ByJonathan J Moya, writer at Creators.co
Movie loving owner of a fashion boutique.
Jonathan J Moya

The Wolf of Wall Street is a rag to riches to rags story that displays the excess that success breeds. Leonardo DiCaprio plays real-life swindler and high liver Jordan Belfort whose 1987 memoir described his excesses with drugs and successes with swindling people, his eventual reckoning and recreation.

Director Martin Scorsese generates the extended version, nearly three hours of drugs, sex and lies that are occasionally videotaped. It all starts repeating and blending together after the first ninety minutes with an over the top relish that resembles a Quentin Tarantino film at his most scabrous and profanely funny height before the pastiche overtakes the reality. The Wolf of Wall Street is Goodfellas, the financial street version, with drugs and sex subbing for guns and violence.

DiCaprio earlier this year played Jay Gatsby in The Great Gatsby another story of a man who blew thru a fortune. Both are poseurs with Gatsby striving for elegance and love while Belfort loves excess and loads of cash. There is no tragedy because the protagonist has no regrets. In reality Belfort was not the whale in a bathtub Wolf of Wall Street makes him seen but a small fish in a bigger pond. The only one dumb enough to get caught.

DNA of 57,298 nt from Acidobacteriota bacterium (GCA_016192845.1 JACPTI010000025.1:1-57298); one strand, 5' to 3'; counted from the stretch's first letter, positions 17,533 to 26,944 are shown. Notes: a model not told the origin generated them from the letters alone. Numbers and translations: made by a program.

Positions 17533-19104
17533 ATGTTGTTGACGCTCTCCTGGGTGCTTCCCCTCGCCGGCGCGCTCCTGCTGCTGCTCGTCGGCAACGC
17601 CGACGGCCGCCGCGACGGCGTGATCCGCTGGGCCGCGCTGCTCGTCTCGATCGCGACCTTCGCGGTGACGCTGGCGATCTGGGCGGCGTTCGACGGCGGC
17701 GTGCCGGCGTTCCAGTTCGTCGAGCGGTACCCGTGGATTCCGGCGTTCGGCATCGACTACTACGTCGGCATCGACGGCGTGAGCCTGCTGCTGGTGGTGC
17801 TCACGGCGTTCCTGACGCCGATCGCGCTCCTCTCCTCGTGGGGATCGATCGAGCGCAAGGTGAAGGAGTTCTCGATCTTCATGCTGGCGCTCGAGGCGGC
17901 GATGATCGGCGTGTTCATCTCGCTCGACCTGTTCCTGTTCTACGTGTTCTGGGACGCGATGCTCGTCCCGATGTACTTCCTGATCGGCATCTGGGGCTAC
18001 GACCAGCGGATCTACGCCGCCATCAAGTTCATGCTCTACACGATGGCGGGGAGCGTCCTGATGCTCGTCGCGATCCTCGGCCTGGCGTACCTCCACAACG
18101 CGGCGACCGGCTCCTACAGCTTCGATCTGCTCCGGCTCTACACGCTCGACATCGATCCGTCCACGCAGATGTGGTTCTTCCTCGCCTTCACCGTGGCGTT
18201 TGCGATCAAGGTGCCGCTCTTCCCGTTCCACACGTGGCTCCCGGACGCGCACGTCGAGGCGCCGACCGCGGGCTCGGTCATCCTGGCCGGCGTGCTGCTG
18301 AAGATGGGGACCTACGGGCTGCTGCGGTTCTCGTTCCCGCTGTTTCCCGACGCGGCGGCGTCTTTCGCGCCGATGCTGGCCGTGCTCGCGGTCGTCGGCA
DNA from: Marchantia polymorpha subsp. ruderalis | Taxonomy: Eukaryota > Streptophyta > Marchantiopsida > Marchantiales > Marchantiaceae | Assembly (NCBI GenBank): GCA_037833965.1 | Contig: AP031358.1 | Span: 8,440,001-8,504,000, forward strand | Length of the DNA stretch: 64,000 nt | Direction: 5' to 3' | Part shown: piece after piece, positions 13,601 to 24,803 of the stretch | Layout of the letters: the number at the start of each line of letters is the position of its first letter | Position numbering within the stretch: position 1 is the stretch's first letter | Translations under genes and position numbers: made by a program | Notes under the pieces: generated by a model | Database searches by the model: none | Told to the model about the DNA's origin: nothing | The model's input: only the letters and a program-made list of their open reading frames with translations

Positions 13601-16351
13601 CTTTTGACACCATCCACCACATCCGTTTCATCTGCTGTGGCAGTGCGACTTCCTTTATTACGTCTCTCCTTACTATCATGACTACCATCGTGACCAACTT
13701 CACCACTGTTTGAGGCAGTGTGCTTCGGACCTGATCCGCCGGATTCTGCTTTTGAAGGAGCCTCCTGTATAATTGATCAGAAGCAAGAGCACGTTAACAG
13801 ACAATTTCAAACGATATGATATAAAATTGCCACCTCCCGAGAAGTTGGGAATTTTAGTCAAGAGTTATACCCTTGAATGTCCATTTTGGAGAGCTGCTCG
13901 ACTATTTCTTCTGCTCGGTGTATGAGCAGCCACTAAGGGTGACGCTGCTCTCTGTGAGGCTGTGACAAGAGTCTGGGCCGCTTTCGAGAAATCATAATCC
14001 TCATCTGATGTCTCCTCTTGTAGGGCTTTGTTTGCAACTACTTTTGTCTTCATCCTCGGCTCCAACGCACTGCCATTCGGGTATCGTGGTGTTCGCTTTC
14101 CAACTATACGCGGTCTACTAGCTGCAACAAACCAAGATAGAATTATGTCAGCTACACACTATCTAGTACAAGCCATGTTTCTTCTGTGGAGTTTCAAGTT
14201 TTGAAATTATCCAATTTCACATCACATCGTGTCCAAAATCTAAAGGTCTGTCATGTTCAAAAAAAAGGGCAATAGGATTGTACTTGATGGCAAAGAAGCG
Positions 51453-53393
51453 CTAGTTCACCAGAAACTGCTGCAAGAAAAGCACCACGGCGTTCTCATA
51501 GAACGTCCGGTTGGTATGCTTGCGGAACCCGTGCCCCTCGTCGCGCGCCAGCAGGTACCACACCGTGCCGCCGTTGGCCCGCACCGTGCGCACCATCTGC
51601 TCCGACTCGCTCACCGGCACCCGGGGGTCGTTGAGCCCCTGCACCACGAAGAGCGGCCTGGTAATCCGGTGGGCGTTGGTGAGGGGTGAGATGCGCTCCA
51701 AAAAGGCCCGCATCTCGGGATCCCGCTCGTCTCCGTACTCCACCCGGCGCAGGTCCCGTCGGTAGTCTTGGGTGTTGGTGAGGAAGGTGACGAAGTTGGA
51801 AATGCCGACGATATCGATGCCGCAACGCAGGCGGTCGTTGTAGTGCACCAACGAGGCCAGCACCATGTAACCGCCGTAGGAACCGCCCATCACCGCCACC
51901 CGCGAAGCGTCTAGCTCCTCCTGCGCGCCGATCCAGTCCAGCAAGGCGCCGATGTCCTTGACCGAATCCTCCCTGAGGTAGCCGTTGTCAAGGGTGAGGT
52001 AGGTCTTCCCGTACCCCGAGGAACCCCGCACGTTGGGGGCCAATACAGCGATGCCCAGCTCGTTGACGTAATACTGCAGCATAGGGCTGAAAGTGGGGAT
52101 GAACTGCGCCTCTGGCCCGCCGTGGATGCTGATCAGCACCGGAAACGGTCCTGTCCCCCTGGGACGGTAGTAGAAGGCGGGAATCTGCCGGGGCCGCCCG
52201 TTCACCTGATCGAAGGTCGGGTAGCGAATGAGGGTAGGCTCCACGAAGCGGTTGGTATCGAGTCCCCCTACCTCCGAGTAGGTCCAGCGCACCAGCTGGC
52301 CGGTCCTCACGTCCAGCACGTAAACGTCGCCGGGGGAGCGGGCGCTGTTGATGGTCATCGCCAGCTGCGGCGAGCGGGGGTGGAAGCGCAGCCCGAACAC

DiCaprio is able to give one of his best performances because his character is all shill and no shade. He plays variations on a theme of drug abuse, decadent excess and con artistry, never realizing nor wanting to grow beyond male adolescent desires. Jonah Hill, ablaze in a set of porcelain white choppers, provides comic support, playing the same character from Superbad a few years on. The acting is easy when the characters are nulls. Oscar glory is only for those who put in the hard work.

Scorsese layers the whole charade with a bullying tone. The story is told through the point of view of Balfort, who treats the viewer as both a client and a chump, delivering the voice over as if it is an aggressive sales call. Everything is up there, with nothing left to the imagination. And once the audience sees the script, the sets, all the hustle and play, it is easy to hang up the phone when the closing pitch comes. Scorsese breaks his own on screen rule of closing the deal: He speaks first.

Scorsese may be at the top of his game here, but when the playbook has only one good move done over and over again, the opponent is going to eventually find a way to stop it and get the win. The Wolf of Wall Street gets a B from me.

For more see my blog.